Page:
Malaria is one of the world’s biggest infectious disease killers. Over 30 countries have commenced, or plan to commence, malaria elimination with support from international donors. Malaria occurs in transmission hotspots, particularly in low-endemic elimination settings, and populations at risk are spatially heterogeneous. Geospatial tools can be useful to help design, target, and monitor and evaluate elimination programmes. Rapid advances in technology and analytical methods have facilitated the spatial prediction of malaria risk and the development of spatial decision support systems, which can enhance elimination programmes through enabling more accurate and timely resource allocation. Similarly, mathematical models are useful for providing insight into the transmission dynamics of infectious diseases and for predicting the impact of different control measures. This thesis explores the application of geospatial tools and mathematical models to malaria control and elimination. The aims are to: 1) Review the epidemiology of P. vivax infections and identify current limitations and future challenges to mathematical modelling of P. vivax transmission (Chapter 3); 2) Produce baseline risk maps of P. falciparum and P. vivax malaria in Vanuatu to assist the Vanuatu elimination programme (Chapter 4); 3) Produce risk maps of P. falciparum malaria in Bangladesh to assist the national malaria control programme (Chapter 5); 4) Identify spatiotemporal patterns and major environmental drivers of malaria in Bangladesh (Chapter 6); 5) Compare the application of geospatial tools to malaria control versus elimination (Chapter 7); and 6) Make recommendations to policy makers on the use of mathematical models and geospatial tools for malaria control and elimination in the Asia-Pacific region (Chapter 7).
Chapter 3 employed standard literature review methods, including a systematic search of online databases, and a manual search of manuscript bibliographies. Data used in this thesis included prospectively-collected field survey data using rapid diagnostic tests (Bangladesh) and polymerase chain reaction (Vanuatu) for identifying infected people, as well as clinical surveillance data collected through the Bangladesh national malaria passive surveillance system. In Chapters 4 and 5, Bayesian model-based geostatistics were used for the spatial prediction of malaria risk in Tana Island (Vanuatu) and 13 malaria-endemic districts of Bangladesh. In Chapter 6, Bayesian conditional autoregressive prior models were used to model the spatiotemporal dynamics of P. falciparum and P. vivax malaria in Bangladesh. All models presented in Chapters 4–6 included covariates that described the physical environment, including elevation, distance to coastline, temperature, rainfall and forest cover. For Chapters 4 and 5, these covariates facilitated spatial prediction, and in Chapter 6 the purpose was to quantify the major environmental drivers of infection risk.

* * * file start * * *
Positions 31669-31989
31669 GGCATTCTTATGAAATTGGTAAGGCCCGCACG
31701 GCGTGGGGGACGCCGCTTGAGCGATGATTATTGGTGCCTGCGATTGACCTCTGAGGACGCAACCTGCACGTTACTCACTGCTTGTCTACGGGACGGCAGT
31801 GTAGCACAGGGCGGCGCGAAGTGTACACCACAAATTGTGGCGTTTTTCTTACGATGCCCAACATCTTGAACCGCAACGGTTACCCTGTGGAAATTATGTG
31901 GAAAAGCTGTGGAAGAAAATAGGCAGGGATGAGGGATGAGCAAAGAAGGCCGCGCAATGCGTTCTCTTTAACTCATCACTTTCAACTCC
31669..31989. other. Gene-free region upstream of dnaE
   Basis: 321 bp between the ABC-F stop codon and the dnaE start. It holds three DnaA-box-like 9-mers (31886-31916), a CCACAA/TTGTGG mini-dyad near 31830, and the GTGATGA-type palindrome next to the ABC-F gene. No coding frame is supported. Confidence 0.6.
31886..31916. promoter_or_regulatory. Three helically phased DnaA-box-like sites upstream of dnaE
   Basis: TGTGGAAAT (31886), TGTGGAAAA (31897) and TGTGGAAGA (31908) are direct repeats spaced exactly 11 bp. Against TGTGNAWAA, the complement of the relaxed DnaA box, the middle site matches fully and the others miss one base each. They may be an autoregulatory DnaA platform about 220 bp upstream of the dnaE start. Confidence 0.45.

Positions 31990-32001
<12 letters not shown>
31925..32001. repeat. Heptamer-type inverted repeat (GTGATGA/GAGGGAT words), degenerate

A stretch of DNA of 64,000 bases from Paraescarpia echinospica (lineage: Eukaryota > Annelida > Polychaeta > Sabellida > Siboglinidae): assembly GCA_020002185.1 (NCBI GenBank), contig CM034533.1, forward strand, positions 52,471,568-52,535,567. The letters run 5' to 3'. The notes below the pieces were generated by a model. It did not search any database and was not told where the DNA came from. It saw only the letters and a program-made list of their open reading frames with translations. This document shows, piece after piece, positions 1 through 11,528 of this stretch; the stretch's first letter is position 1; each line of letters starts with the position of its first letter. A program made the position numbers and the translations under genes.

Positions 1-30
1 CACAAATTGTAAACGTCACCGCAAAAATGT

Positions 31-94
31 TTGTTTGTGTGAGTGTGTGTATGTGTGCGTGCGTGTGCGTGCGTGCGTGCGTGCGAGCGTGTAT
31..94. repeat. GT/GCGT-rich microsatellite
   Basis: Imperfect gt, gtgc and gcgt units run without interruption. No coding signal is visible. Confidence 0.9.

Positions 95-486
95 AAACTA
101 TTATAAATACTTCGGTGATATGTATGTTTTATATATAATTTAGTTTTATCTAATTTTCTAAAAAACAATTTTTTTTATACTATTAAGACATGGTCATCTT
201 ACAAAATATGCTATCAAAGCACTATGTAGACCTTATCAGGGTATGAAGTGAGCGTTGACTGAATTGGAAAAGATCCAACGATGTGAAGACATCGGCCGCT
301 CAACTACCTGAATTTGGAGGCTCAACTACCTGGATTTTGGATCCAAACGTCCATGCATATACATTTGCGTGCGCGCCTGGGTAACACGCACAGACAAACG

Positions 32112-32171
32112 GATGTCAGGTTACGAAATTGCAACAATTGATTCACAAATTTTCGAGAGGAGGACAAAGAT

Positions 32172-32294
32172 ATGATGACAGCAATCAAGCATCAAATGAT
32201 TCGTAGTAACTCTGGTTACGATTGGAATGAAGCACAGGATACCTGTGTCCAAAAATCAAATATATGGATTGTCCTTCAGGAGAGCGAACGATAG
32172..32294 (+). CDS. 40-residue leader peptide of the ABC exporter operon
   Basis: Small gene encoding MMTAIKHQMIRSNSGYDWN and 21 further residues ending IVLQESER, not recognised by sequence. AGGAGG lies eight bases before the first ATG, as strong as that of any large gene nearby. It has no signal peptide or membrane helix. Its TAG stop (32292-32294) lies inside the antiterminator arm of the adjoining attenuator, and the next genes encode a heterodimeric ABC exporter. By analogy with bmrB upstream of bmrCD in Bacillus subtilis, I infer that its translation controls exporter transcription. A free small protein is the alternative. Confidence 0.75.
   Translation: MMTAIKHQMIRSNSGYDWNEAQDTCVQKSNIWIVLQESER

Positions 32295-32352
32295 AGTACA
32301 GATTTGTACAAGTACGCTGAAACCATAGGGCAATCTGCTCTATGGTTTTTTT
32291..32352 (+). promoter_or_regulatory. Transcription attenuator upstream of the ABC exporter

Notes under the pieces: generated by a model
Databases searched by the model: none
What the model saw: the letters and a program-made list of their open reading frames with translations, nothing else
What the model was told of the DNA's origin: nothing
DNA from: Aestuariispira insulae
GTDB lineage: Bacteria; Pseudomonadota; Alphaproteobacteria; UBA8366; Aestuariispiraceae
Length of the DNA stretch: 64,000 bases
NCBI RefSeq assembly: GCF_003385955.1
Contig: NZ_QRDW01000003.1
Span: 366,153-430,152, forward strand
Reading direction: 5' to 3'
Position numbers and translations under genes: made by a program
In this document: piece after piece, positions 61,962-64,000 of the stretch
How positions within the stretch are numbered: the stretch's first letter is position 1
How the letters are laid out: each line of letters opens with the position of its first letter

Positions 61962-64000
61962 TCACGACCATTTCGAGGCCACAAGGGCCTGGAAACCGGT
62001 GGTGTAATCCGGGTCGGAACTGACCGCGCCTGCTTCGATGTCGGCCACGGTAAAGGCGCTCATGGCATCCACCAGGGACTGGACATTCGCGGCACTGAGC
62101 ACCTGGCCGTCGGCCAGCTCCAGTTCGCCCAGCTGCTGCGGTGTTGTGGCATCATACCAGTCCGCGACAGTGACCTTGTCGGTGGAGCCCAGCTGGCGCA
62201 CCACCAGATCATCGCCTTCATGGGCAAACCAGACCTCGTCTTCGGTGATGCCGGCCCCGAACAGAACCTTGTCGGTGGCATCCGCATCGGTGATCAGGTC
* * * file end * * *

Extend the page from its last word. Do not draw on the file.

There have been few mathematical modelling studies of P. vivax malaria and such modelling studies are complicated by the lack of published data pertaining to many of the parameters defining P. vivax transmission, and the high degree of strain variability in different areas of the globe. Malaria risk was highly spatially heterogeneous in each of the three spatial epidemiological studies. In Tanna Island, Vanuatu, malaria risk was associated with proximity to the coastline and elevation, with a higher risk in low-lying coastal areas. In Bangladesh, prevalence of P. falciparum in 2- to 10-year-old children was positively associated with temperature, elevation and living in a forested area. Similarly, incidence of P. falciparum and P. vivax infections in Bangladesh was associated with rainfall and temperature, but the association between incidence and elevation differed between the two parasite species.
Malaria risk is spatially heterogeneous in control and elimination settings, providing strong justification for a spatially targeted approach to malaria interventions. The scale of heterogeneity that is relevant to interventions differs in control and elimination settings, with much higher-resolution information on the distribution of malaria risk being important for elimination compared with control. Additionally, the size of the target population in control and elimination settings differs, with elimination targeting much smaller groups of high-risk individuals. Currently, no framework exists for evaluating geospatial tools and future research is required to identify measureable indicators and quantify the impact of geospatial tools on elimination outcomes. Additionally, limited data exists to inform the development of mathematical models of P. vivax transmission. Future research should be aimed at better defining the epidemiology of this parasite, which is likely to be a major limiting factor to the ambitions for global malaria elimination.